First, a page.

• Kadhimi's vision of the importance and status of the US role in Iraq in the political, security and economic fields, and the effort to achieve the strategic partnership between the two countries.
  • Kadhimi's endeavour to strengthen Iraqi-US relations and gain the confidence of the US decision-maker, through his leadership of the Iraqi government in the transitional period, and to obtain the necessary support after the rising popular support rates for the entirety of the steps he has taken.
  • Benefiting from the opportunity provided by the state of confusion of the Iranian strategy in Iraq and the Middle East after the assassination of the Iranian Quds Corps commander Qasem Soleimani and the deputy chairman of the Popular Mobilisation Committee (PMC) Abu Mahdi al-Muhandis, and the easing of Iranian pressure on the Iraqi government.
  • Employing the state of Iraqi popular discontent against the Iranian role which intensified after the events of the October 2019 uprising through Iran's efforts to suppress the uprising using all means available.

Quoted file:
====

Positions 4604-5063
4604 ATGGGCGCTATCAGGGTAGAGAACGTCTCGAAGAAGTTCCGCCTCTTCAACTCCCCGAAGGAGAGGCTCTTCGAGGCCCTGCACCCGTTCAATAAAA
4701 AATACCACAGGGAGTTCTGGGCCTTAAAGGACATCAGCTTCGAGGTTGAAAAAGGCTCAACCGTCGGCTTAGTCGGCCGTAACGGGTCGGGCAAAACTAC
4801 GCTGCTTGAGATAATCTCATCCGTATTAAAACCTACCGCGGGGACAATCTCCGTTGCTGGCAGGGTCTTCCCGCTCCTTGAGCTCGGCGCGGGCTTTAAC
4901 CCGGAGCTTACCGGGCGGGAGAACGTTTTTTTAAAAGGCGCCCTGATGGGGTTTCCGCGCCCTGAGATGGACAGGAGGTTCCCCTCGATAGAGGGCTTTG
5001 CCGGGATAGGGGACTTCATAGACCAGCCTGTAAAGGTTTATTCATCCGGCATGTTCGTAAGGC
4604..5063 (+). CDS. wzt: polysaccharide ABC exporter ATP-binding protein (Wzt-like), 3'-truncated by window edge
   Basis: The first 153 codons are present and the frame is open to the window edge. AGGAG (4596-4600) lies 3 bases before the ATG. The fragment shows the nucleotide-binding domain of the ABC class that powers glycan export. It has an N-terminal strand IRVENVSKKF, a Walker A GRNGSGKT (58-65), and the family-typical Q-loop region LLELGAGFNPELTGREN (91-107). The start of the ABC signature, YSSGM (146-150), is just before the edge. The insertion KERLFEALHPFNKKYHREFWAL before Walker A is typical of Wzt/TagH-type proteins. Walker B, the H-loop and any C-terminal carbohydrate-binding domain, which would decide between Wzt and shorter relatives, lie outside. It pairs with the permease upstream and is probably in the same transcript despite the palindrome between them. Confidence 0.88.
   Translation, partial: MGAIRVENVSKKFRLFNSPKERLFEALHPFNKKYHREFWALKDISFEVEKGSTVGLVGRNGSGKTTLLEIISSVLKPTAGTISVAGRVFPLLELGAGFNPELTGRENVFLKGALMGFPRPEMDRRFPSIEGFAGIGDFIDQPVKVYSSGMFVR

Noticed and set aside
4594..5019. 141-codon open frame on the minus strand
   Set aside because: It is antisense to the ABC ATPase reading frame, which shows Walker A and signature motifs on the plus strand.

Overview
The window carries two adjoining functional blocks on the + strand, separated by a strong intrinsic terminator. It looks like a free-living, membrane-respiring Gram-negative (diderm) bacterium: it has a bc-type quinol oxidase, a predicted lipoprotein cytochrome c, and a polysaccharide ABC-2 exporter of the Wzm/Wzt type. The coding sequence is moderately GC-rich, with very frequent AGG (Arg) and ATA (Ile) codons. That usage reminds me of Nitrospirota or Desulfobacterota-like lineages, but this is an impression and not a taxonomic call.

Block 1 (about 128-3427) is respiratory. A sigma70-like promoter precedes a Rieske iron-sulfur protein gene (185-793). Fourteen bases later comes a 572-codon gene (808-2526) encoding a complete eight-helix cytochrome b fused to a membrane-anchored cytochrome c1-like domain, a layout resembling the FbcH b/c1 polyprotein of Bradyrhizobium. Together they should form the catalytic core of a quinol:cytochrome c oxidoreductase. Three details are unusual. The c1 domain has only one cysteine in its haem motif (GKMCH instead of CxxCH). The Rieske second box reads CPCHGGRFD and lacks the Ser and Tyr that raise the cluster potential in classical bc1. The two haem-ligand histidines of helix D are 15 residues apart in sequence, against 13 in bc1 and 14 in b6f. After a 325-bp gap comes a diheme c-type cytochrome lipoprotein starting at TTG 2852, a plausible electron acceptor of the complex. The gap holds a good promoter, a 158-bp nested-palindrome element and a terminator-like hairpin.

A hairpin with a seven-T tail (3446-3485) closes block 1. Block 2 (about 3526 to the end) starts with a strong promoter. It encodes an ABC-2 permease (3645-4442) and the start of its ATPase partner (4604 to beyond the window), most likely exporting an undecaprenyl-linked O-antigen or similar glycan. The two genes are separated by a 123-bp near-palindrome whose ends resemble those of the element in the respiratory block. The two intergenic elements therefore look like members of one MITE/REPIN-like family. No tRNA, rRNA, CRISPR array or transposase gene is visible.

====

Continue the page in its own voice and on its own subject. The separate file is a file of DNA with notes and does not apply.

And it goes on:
• Benefiting from the US influence in the countries of the region in order to stimulate the regional countries to open up to Iraq and balance the Iranian influence therein, especially in light of Kadhimi's tendencies to develop Iraqi-Gulf and Iraqi-Arab relations. This is evident through Kadhimi's announcement that he would visit Jordan after his return from Washington, and hold a tripartite summit that would bring him together with the Jordanian Monarch King Abdullah bin al-Hussein and the Egyptian President Abdel Fattah al-Sisi.

The importance of Kadhimi's visit and strengthening the strategic partnership with the US

Kadhimi's visit to Washington at this time raises many questions about the path of development of Iraqi-US relations, and its impact on Iraq's regional relations, especially with Iran. The importance of Kadhimi's visit in the vision of the decision-maker in Washington is evident through the position that Iraq enjoys in the US strategic perception, and the US endeavour to limit the Iranian role in Iraq and the region and deliver a clear message to Kadhimi that any US support for Iraq would be accompanied by the Iraqi government’s will to get rid of Iranian pressures and interventions in the Iraqi political decision, at the internal level and in terms of the relationship between the social components as well as the relationship between Baghdad and the Government of the Kurdistan Region, as well as Iraq’s external relations with both the regional and international environments.